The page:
Simeon recently raised a loan of $93 to increase his M-PESA “float,” or cash balance that allows his customers to withdraw funds from their M-PESA accounts.  With a larger operating float he will be able to increase the number of M-PESA transactions he can service, earning a small profit on each transaction.

Turnover is so frequent that Simeon estimates that the additional $93 in float will allow him to earn an additional profit of $35 per month from the M-PESA service, in addition to the increase in business at his shop.  He and Shillah plan to reinvest the profits in growing their business, so that it will generate sufficient cash to cover tuition by the time their children are old enough to attend high school and university.

“Many, many thanks indeed for the great people who contributed for my loan,” Simeon wrote in a recent profile post.  “Thanks for your confidence in me, a person you have never met, for trusting that I will pay back your money. I promise I indeed will not let your down. Much more thanks you for volunteering to contribute to the success of my small business which actually is the success for me, Shillah my beloved queen, Abigael my daughter and my son James…”

You may read Simeon’s story in his own words at his Zidisha profile page.

Before and after

“Many many thanks to my lenders. You have really changed my life situation. I live in a very remote area where water is very scare and water is found some distance far away from where I live. With your help, I bought a donkey to help me transport milk to my customers.  This donkey has turned to be of great help to my family. It is helping me transport water from a far river to my homestead. Many women in my village are going through a hard time because they have to carry water on their backs because they lack means for transporting the water… This is how women and children in my village transport their water because of lack of transportation.  I am happy because I now have a means for transporting my water.”
– Posted by Naomi Ngetich in Kericho, Kenya 

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Three businesses named “Zidisha”

We’re so honored and humbled when Zidisha members name their business ventures after our community.  Here are three of our favorites!

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Zidisha lenders funded Rachmat‘s dream to open his own photocopy shop in Surabaya, Indonesia.  Touched that so many strangers on the other side of the world reached out to make it happen, he named the shop “Zidisha” in gratitude.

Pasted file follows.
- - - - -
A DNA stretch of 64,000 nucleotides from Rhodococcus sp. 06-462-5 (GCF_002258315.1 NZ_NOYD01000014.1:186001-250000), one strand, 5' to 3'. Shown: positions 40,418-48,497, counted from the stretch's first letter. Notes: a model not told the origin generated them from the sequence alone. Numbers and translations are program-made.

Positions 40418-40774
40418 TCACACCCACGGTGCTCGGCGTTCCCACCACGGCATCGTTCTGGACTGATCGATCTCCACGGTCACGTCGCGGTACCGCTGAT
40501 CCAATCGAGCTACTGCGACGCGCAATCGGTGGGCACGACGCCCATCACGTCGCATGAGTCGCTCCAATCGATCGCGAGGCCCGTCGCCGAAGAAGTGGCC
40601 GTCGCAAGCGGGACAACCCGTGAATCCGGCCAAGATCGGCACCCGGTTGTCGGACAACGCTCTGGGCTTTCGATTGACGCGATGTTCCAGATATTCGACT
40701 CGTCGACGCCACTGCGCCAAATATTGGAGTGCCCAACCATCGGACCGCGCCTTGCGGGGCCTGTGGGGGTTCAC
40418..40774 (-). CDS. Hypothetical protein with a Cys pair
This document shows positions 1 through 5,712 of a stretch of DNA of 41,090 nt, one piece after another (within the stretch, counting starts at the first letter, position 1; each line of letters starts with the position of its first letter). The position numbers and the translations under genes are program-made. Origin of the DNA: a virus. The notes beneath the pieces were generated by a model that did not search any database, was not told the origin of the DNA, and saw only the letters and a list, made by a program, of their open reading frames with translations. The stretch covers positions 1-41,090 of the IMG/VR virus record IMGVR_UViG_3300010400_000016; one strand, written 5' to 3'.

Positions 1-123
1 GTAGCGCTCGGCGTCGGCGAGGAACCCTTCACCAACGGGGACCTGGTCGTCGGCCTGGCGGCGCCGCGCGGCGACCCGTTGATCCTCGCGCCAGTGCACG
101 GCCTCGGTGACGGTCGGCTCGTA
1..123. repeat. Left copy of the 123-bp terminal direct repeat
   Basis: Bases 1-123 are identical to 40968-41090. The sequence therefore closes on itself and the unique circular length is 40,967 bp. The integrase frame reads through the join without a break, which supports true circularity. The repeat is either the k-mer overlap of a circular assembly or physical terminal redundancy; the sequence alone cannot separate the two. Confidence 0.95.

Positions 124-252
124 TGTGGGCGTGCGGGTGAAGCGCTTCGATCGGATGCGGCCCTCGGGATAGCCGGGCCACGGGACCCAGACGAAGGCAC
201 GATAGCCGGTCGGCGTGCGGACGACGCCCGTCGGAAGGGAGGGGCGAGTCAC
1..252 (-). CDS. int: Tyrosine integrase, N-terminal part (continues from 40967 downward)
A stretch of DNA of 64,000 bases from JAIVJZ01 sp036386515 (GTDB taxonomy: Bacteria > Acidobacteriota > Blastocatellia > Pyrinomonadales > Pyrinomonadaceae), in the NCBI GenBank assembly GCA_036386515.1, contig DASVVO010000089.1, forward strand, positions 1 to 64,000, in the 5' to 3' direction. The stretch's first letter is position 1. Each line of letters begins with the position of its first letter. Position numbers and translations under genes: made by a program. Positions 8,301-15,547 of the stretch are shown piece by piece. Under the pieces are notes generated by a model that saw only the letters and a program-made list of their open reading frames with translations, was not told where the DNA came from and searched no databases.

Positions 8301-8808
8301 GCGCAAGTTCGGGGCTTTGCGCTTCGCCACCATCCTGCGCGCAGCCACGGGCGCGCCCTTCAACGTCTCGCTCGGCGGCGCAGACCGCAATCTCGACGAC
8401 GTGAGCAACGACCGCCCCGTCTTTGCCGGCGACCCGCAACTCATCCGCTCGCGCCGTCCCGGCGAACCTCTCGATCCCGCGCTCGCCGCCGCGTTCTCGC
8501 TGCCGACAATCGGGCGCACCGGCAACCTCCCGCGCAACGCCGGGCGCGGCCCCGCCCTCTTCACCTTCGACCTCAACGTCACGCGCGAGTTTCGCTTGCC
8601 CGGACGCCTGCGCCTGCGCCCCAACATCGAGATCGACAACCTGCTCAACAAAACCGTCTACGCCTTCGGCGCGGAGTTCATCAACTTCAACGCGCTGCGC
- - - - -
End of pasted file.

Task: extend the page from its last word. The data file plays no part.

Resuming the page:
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George in Kumasi, Ghana launched the Zidisha Youth Empowerment & ICT Foundation using second-hand computers purchased with Zidisha loans.  The foundation provides internet cafe and computer training services to hundreds of teenagers and young adults in his community.

 

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We couldn’t resist including the very first “business” to be named after Zidisha.  We found out about her in early 2012, when Client Relationship Volunteer Achintya visited Serah in the remote village of Mugaa, Kenya.  “I was a little startled when she said to me ‘Zidisha will start giving milk from next month,'” Achintya wrote.  “I later found out that Zidisha is the name of her cow.”

Zidisha the cow has been our unofficial mascot ever since.

“It’s just an incredible feeling”

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By David Henning, Kenya Client Relationship Volunteer

Yesterday I met Bornface Omallah at one of the petrol stations close to the main market in Kisumu, Kenya. Each of us took one of the bicycle taxis (widespread in Kisumu) through the main market. There were stands aligning all the streets and people walking around bargaining and arguing. We went further and further out of the main areas and as we reached the outskirts we arrived at Bornface’s stall, a print and computer service shop.

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Bornface tells me that the current location was not the original one. In the beginning of the year they were situated much closer to the center of the market.  However, the landowner of that stall decided to upgrade the stalls (building small places out of cement rather than using wood and iron sheets), which led to a doubling of the rent! Bornface could not accept this and decided to move out. His current location is, luckily, close to a school, which is where most of his customers come from.

He has one person employed, called Fred, but rather than calling him an employee he sees Fred as his partner and hopes that as the business grows Fred help him to make the business more profitable and diverse.

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Bornface is also preparing to open a new stall in another part of the market. This stall is made out of cement and makes the business look very professional. I personally met the landowner and he assured me that by the end of the week Bornface would be able to move in and open his shop. This enables Bornface to have two shops simultaneously which would give him a much better income. He has already contacted a lady that would be willing to work for him and could then be stationed in the new shop.

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The new shop location!